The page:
Muslim nations call for apology after Indian officials 'insult Prophet Muhammad'

Remarks made by Indian government officials were deemed "blasphemous"

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Members of the ruling party in India have sparked outrage after remarks about the Prophet Muhammad were deemed "blasphemous" by critics.

The remarks were made by Nupur Sharma and Naveen Jindal from the Bharatiya Janata Party.

The comments have since sparked riots across India, with multiple arrests reported.

Human rights groups such as Amnesty International and Human Rights Watch have previously condemned Narendra Modi's ruling party for promoting hate speech against Muslims, who currently make up 14 percent of India's 1.4 billion population.

Top government officials were summoned to manage the diplomatic fallout as nations including Qatar, Saudi Arabia, Oman, the UAE, Afghanistan, Pakistan and Iran as the comments were deemed derogatory, an Indian foreign ministry official said.

Indian diplomats stationed in Islamic nations were rallied by officials in host countries to protest against the comments by BJP officials.

India's Prime Minister Narendra Modi denies claims his party is anti-Muslim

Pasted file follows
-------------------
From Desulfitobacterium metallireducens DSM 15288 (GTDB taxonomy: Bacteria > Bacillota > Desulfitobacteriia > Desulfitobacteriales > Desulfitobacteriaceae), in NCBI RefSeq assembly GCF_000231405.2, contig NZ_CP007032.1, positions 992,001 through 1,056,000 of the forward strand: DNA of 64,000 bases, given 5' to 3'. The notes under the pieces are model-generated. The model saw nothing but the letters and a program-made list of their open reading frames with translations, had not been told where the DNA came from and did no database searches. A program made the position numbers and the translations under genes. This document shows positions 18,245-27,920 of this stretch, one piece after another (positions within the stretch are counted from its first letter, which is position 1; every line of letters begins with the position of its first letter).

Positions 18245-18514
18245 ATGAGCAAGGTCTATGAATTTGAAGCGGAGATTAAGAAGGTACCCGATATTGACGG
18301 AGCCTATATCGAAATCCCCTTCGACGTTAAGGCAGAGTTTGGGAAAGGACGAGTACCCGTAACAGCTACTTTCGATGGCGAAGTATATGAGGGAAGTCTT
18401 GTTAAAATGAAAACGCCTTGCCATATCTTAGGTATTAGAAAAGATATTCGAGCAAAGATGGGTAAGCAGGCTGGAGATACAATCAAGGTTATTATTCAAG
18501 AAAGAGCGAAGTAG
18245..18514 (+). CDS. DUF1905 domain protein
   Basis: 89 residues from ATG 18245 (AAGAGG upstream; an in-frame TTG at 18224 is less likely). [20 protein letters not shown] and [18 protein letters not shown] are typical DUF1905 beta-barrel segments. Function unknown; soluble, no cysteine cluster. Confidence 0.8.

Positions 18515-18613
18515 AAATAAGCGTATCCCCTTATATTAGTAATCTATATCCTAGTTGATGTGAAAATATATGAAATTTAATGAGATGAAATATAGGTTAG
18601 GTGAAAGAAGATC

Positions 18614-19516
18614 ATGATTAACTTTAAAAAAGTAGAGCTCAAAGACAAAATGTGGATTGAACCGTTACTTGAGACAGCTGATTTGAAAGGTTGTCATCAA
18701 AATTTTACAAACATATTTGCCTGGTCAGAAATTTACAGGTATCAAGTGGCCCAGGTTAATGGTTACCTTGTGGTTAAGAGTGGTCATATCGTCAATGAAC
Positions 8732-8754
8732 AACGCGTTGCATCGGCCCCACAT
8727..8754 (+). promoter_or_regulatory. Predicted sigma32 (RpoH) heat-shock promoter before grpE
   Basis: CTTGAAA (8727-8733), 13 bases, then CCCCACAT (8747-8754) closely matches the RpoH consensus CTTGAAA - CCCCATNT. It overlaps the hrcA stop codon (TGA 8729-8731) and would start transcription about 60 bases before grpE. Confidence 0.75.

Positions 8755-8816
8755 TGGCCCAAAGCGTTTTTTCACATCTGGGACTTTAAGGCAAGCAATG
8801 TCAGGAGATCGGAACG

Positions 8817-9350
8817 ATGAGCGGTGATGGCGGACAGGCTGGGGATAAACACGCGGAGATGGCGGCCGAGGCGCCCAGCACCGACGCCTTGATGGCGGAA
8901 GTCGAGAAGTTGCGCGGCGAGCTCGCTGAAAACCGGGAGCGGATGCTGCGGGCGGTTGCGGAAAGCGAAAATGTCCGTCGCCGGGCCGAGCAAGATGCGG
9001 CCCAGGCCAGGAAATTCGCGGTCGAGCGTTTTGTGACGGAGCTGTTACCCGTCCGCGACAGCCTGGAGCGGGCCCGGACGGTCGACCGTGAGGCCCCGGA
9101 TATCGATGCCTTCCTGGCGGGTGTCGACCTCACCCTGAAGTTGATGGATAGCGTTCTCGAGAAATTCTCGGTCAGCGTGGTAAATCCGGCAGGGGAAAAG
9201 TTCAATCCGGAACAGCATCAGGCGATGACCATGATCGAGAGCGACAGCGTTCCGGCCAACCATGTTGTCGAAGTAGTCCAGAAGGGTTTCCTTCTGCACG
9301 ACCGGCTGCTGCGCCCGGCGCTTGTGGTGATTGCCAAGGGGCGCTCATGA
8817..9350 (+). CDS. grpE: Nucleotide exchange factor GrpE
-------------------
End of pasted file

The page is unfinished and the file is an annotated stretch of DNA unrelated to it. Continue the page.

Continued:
India's Prime Minister Narendra Modi denies claims his party is anti-Muslim
Saudi Crown Prince Mohammed bin Salman
Saudi Crown Prince Mohammed bin Salman

In a statement, the Organisation of Islamic Cooperation (OIC), said: "These insults come in the context of the increasing intensity in hatred of and insults to Islam in India and the systematic harassment of Muslims."

Pakistan's Armed Forces "strongly condemn blasphemous remarks" by Indian officials, a post on Twitter read.

In a statement India's foreign ministry insisted the offensive tweets and comments did not, in any way, reflect the views of the government.

The ruling party said on Sunday it has suspended a spokesperson and expelled another official for hurting religious sentiments of a minority community.

Saudi Arabia, home of two of the holiest sites for Muslims, welcomed action taken by the BJP following the comments.

A senior official at the Qatar Embassy in New Delhi stated how Modi's government must publicly distance itself from the comments.

"Hurting our religious sentiments can directly impact economic ties," the official said, adding that they were monitoring reports about boycotts of Indian produce by some supermarket owners in Qatar.

India's trade with the Gulf Cooperation Council (GCC), which includes Kuwait, Qatar, Saudi Arabia, Bahrain, Oman and the UAE, reached $90billion in 2020-21.

Millions of Indians live and work in GCC countries.